The seven-times world champion has been in a coma at Grenoble hospital since 29 December - nearly 90 days - following a skiing accident at the Meribel resort in France in which he hit his head on a rock while skiing off-piste.
Writing on his personal blog, Dr Hartstein, who was a key medical figure in the sport between 2005 and 2012, also warned fans that they should prepare for the worst when it came to Schumacher's potential recovery.
"As time goes on it becomes less and less likely that Michael will emerge to any significant extent," Dr Hartstein wrote.
He added that there may come a time when the 45-year-old could be transferred from the intensive care unit is "to a private clinic or to an ICU-like environment that his entourage could build at his home", implying that he could continue to be cared for but that his situation would not necessarily improve.
Speaking about the outpouring of affection from fans across the globe, Dr Hartstein admitted he was concerned what would happen "when and if really bad news got announced" but then realised that the lack of information coming from Schumacher's family would be beneficial to his supporters.
"I’ve realised that perhaps the lack of status updates has given us all a chance to move on a bit, to process what’s happening, and to start to . . . detach."
Dr Hartstein criticised the medical team who initially looked after Schumacher based on information given to him privately.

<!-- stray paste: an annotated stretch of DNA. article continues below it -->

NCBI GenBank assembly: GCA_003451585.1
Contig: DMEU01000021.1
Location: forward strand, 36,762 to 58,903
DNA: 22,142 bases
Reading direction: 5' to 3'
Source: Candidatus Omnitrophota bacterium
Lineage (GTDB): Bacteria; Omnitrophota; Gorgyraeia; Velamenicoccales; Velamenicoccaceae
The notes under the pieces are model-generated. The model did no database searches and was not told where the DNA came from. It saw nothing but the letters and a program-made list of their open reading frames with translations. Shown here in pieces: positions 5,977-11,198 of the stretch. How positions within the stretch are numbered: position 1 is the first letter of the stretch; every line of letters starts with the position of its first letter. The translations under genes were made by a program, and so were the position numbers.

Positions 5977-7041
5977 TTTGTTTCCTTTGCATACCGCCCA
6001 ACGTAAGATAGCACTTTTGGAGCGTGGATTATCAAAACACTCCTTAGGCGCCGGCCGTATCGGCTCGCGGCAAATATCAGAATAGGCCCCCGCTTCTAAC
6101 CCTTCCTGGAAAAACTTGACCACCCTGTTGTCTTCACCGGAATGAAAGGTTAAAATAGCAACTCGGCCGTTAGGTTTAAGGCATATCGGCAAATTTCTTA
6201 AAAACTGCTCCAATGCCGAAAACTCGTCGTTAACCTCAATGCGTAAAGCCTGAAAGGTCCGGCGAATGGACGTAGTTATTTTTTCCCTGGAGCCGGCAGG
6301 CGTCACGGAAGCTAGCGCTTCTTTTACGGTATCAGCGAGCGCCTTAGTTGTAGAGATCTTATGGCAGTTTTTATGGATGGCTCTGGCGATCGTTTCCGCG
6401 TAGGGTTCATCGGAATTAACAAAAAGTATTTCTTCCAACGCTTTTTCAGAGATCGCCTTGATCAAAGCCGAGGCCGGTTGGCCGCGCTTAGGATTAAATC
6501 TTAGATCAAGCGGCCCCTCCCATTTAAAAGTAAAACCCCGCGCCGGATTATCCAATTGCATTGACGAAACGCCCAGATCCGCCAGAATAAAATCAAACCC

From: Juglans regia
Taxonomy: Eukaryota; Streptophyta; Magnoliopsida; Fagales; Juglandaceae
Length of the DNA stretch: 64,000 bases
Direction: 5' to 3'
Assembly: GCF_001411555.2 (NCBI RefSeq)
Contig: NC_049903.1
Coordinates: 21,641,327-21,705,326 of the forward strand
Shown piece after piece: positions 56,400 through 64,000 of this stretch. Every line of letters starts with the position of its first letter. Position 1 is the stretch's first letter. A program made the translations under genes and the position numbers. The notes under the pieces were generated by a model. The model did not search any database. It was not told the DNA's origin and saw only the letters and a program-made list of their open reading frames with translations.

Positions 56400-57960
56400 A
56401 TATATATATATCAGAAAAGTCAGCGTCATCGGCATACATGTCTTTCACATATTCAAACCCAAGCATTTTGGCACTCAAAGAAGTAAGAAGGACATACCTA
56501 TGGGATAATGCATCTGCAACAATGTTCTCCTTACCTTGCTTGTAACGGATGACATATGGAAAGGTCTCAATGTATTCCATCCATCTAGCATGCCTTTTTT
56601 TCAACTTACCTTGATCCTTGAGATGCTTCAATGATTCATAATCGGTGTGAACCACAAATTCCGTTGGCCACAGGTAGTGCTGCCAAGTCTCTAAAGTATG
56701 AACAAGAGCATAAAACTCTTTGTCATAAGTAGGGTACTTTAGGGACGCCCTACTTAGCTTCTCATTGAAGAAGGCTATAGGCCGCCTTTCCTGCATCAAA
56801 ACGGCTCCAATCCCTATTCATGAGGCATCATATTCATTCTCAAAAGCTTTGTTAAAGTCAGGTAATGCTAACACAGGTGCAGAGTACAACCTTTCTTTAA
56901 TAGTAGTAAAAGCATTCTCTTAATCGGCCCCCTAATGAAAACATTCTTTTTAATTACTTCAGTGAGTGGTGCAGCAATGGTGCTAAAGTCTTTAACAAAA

"I think that serious lapses in judgement were evident during Michael’s initial management (I have this from usually impeccable sources who have access to this information).. these lapses could (and almost certainly did) worsen the outcome in Michael’s case."
The doctor did not offer any new information on Schumacher's condition and his comments comes not long after the former Ferrari driver's manager Sabine Kehm confirmed that attempts to waken him were ongoing and would continue and that there had been "encouraging" signs in his condition.
Dr Hartstein said that Schumacher will have lost a considerable amount of his body weight and believed it was "entirely possible, and in fact, probable" that his weight had diminished by 25%.
"A few factors explain this," he wrote. "First, the initial injury, operations, and those few harrowing weeks when Michael’s life itself hung in the balance, minute-to-minute. This kind of situation subjects the body to a tremendous level of stress. Not psychological stress, mind you, but physical stress."
He said that he believed Schumacher to be in a persistent coma (a coma that has lasted longer than two months) adding that "the life expectancy for a comatose patient who does not improve neurologically is measured in months to a relatively few years".